National Geographic : 1965 Oct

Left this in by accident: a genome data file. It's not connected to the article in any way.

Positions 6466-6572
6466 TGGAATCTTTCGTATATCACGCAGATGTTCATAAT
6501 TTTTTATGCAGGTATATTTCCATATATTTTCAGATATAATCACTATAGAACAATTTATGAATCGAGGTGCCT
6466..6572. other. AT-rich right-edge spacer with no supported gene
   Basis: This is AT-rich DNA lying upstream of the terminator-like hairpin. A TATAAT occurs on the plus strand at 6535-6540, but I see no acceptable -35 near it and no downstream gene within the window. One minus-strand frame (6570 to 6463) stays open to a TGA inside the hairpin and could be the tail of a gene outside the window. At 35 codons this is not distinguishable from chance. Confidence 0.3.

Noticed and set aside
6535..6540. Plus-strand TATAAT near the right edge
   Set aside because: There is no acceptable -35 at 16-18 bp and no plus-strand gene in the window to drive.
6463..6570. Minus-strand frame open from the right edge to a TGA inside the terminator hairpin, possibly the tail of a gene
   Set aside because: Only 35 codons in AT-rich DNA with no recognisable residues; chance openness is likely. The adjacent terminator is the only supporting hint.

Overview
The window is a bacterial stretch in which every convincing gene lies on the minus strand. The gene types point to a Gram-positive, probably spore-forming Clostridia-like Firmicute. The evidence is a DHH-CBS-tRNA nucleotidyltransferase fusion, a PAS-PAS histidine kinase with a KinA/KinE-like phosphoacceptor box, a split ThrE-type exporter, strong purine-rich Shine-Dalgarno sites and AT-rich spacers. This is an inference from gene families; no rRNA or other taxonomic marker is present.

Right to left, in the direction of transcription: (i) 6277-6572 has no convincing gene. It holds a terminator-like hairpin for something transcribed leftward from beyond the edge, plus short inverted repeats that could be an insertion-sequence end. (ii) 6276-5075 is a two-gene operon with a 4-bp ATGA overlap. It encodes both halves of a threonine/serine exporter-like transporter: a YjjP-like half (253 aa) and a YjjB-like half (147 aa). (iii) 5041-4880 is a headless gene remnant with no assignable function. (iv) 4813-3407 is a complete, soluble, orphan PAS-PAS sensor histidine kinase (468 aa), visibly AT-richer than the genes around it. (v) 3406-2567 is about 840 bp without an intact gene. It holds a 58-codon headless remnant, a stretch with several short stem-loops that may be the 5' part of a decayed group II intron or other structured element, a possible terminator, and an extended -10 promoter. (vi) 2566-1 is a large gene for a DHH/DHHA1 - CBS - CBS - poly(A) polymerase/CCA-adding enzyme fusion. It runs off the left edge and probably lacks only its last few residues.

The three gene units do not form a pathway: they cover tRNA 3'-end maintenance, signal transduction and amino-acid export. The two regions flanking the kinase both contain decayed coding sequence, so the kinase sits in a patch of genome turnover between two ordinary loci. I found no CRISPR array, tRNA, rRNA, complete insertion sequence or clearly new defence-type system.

families thronged the shoreline, mending nets and caulking hulls. Beached boats jammed the sands and adjacent streets. Squat and shallow, they curved up into high, pointed prows (pages 474-5). Recalling vessels of the ancient world, they lend credence to the local theory that the fisherfolk are descended from Phoenician seafarers. The names of the gaily painted boats-Gloria A Deus, Vai Com Jesus Cristo-reflectedthe deep faith that sustains the men of Nazara. Among all the pious names, in fact, I came upon only one worldly note. A noncomformist had christened his rowboat Linda Darnell. For reasons unknown, the traditional garb of Nazare is bright wool tartan-wildly mismatched shirts and trousers for the men, skirts worn in layers of seven for the women. A girl balancing a basket of gleaming fish on her head swung past me, all grace and plaid and swishing skirts. I wondered if one day she would end, like so many of her sisters, as a black-shawled widow haunting the beach, 483 KODACHROMES© NATIONALGEOGRAPHICSOCIETY Tumbling crags of granite wall off the province of Beira Baixa from the rest of Portugal. Shepherd guards his flock near the village of Monsanto. In the distance, beyond the Rio Erges, lies Spain. Enjoying the evening, a woman of Monsanto rests on her rock balcony. With no garden space available, she suspends flowerpots from the walls. Her timeless village clings to the stony brow of a moun tain. Villagers build their houses and streets from rocks and even hew dwellings out of the granite. Local herdsmen and farm ers preserve folkways that hark back to antiquity. In a national competition, Mon santo won the title "Most Portuguese Village in Portugal."